Benchmarking Zend_Cache backends for Magento
The Zend_Cache module from the Zend Framework is a nice piece of work. It has a slew of programmer-friendly frontends and a respectable set of backends with a well-designed interface. I love the a-la-carte approach, but I am only really interested in the Zend_Cache_Core frontend and the backends that support tagging since that is what is required by Magento. This begs the question, which backend should you use? While I have my own opinion on that matter (ahem, Redis. -post coming soon-ish), I wanted a reliable way to test Zend_Cache backend performances so I wrote a benchmark! This benchmark was both forked from and inspired by the benchmark found in Vinai Kopp’s Symlink Cache. It uses Magento’s core/cache model rather than Zend_Cache_Core directly so a Magento (or Magento-lite) installation and bash are the only requirements.
The purpose of this post is not to provide a bunch of cache backend benchmarks, but rather to simply introduce my benchmark code in the hopes that others conduct their own tests and hopefully publish their findings. A link to this post is appreciated. Also, if there are any criticisms of the benchmark I’d love to see a pull request. :)
The benchmark suite is fully-featured:
- Repeatable tests. Dataset is written to static files so the exact same test can be repeated, even with entirely different backends.
- Test datasets can easily be zipped up and copied to different environments or shared for others to use.
- Can relatively easily test multiple pre-generated datasets to compare different scenarios on the same hardware.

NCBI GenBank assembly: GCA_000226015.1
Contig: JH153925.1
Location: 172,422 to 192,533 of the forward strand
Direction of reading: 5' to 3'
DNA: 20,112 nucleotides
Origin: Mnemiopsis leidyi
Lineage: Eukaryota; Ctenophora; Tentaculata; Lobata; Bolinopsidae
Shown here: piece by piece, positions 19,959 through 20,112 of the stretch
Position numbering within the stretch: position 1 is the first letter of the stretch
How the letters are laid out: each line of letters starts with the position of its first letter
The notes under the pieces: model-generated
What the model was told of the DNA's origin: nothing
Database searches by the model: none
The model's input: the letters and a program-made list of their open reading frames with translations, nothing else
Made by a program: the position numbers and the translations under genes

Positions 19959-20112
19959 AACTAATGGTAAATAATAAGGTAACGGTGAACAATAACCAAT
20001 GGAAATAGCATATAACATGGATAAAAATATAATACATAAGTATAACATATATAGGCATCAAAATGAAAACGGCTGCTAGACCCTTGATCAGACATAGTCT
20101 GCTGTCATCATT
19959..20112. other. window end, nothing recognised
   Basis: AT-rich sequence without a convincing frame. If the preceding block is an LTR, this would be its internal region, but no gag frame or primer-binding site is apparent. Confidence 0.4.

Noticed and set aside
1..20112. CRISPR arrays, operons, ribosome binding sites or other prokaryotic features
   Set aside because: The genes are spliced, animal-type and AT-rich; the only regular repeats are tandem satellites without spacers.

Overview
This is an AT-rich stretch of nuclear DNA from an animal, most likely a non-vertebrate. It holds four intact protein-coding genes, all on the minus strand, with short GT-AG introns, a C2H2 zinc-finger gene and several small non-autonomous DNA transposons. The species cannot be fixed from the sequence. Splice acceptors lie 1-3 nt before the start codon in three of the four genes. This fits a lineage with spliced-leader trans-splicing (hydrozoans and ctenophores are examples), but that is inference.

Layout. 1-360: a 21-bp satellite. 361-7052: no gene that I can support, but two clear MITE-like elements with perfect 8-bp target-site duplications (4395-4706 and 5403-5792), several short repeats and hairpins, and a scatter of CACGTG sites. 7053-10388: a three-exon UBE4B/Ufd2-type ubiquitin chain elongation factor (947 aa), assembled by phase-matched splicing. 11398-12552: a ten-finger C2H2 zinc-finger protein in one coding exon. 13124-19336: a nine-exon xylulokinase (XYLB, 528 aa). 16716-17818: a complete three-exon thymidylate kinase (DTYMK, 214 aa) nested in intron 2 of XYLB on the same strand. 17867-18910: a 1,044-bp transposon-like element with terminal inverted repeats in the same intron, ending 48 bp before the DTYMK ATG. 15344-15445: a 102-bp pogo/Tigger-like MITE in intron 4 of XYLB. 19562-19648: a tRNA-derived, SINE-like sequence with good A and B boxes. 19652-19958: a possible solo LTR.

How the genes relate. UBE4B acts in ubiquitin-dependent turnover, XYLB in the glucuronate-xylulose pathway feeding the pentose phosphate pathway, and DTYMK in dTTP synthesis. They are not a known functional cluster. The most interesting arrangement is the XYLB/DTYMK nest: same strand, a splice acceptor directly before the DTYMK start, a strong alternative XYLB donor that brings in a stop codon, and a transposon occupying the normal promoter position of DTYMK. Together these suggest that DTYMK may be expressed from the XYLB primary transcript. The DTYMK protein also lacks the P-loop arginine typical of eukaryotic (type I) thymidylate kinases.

- Uses true multi-process benchmarking, each process with a different set of random operations.
- Flexible dataset generation via options to init command. Cache record data size, number of tags, expiration, popularity and volatility are all randomized.
Currently the benchmarks are run via the command line so testing the APC backend or any others that only work via a cgi or apache module environment will not work. This could be remedied easily enough with the use of CuRL and some php copy/paste if you had the desire to test on your actual web server.
Here is an example run using the Redis backend using my dev environment, a Lubuntu VirtualBox guest:
Cache Backend: Zend_Cache_Backend_Redis Loading 'default' test data... Loaded 10000 cache records in 29.1080 seconds. Data size is 5008.9K Analyzing current cache contents... Counted 10023 cache IDs and 2005 cache tags in 0.2062 seconds Benchmarking getIdsMatchingTags... Average: 0.00036 seconds (36.82 ids per tag) Benchmarking 4 concurrent clients, each with 100000 operations... 4 concurrent clients completed in 62 seconds | reads| writes| cleans ------------------------------------ Client 1| 1811.83| 184.66| 6.81 Client 2| 1799.84| 165.29| 6.91 Client 3| 1818.90| 165.17| 6.79 Client 0| 1790.91| 153.56| 7.40 ------------------------------------ ops/sec | 7221.48| 668.68| 27.91